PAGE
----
Military Prisoners Serving Time Give Back By Training Service Dogs For Injured Veterans

March 28th, 2008 by Dan

At the Camp Lejeune brig in North Carolina, something amazing is happening: 11 young Marines imprisoned for crimes like theft and drug abuse are training service dogs that will be donated to injured comrades returning from Iraq and Afghanistan. While many programs exist that use civilian prisoners to train service dogs and even wild horses, the Lejeune program is thought to be the first of its kind in a military prison.

“The good thing is that Roxy will go on to help someone. Someone I know, most likely, because the Marines are a pretty tight community,” said inmate Chris of the Labrador Retriever he is training. Chris and other inmates spoke to The Republican-American under military rules governing interviews in brigs, which stipulate that inmates may give only their first names and can’t tell interviewers the nature of their offense.

Inmate With Service Dog In-Training

The dogs, most of which are Labrador Retrievers and Labrador mixes, were adopted from area animal shelters. One, Bailey, was slated to be euthanized the same day that he was adopted to enter the Camp Lejeune service dog program. Now he and the other dogs in the program are being trained to eventually perform tasks like loading laundry into washing machines, performing banking transactions, and switch lights on and off, as well as other tasks specific to the needs of the disabled veterans to whom they are donated. When the dogs are ready to take on their new roles, each will know more than 70 tasks.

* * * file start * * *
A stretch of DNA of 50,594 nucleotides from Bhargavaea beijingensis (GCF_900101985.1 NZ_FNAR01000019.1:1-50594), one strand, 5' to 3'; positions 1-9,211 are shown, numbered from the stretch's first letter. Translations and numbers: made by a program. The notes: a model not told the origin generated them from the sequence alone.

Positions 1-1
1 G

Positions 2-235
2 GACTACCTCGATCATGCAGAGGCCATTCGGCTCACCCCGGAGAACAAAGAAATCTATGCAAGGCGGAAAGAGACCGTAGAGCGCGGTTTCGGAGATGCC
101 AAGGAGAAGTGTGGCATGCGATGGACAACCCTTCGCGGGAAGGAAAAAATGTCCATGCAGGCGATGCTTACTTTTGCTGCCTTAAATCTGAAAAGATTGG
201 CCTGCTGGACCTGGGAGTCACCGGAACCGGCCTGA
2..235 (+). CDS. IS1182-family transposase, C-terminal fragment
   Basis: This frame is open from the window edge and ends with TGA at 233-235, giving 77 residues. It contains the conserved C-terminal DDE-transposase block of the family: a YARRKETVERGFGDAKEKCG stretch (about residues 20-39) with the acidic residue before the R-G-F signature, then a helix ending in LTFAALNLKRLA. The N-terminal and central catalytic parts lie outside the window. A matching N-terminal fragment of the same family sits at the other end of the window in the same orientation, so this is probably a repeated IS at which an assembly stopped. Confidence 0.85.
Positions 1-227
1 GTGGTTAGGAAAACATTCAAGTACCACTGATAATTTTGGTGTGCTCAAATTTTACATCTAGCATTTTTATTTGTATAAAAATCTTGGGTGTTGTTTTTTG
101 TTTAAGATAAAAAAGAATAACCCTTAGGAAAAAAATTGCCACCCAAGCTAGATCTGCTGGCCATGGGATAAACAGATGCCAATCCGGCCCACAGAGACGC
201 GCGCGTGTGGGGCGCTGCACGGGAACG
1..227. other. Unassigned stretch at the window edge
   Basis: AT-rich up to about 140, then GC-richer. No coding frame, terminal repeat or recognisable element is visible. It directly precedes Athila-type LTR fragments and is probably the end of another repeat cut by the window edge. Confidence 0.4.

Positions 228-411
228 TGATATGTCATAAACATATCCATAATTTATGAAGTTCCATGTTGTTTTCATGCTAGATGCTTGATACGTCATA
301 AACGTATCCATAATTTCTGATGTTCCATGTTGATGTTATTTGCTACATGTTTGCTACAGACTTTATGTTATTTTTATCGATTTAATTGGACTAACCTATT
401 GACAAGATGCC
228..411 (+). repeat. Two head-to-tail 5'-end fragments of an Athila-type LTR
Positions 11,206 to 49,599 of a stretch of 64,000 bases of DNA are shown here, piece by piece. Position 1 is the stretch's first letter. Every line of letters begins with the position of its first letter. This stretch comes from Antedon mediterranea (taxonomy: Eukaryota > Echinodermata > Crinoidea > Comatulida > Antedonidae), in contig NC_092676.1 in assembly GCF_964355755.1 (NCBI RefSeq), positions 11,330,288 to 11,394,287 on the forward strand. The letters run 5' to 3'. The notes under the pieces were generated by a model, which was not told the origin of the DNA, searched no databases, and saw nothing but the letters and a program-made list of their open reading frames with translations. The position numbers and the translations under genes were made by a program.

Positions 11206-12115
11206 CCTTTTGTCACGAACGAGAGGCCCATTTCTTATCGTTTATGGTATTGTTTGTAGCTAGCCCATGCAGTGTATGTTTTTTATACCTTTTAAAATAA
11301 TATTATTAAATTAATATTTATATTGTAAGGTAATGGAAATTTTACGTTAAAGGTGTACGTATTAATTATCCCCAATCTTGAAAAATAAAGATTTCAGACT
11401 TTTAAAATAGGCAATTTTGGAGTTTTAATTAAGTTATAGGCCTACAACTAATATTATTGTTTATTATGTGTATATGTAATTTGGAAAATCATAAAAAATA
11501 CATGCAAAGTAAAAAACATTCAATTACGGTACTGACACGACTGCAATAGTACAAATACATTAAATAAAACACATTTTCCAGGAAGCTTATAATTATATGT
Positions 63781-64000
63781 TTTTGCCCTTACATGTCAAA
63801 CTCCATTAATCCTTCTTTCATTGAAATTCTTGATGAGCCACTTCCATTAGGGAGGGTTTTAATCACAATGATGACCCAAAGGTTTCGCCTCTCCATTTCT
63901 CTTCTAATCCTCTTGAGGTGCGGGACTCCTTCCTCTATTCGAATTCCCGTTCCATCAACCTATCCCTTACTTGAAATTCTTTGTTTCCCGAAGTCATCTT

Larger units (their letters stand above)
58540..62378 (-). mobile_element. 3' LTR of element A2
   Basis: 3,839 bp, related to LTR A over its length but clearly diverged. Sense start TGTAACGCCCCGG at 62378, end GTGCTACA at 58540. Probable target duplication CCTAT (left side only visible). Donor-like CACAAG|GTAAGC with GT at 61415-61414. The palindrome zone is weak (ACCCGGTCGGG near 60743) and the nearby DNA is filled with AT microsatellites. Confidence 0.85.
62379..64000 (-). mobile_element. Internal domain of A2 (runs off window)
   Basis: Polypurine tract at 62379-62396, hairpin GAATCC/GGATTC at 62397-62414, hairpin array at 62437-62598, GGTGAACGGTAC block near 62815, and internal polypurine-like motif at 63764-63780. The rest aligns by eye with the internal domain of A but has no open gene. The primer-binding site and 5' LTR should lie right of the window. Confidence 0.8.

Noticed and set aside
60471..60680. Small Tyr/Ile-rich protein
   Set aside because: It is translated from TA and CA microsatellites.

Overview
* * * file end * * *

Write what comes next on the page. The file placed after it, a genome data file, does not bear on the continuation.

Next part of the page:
The program is being administered and funded by Rick Hairston, who owns Carolina Canines for Service, a program that trains service dogs and provides them to people with disabilities free of charge. He designed the program and is currently paying the costs for sending two civilian trainers to the base several times to help teach the inmates to train the dogs, vet bills, and other expenses. Hairston says he proposed the collaboration to Camp Lejeune because he could see no other way to increase his organization’s output of service dogs, given that each dog takes two to three years to train. The wait for a dog from Carolina Canines for Service is already at least two years.

We’d like to thank our friend Veralidaine for bringing us the latest information on service dogs!





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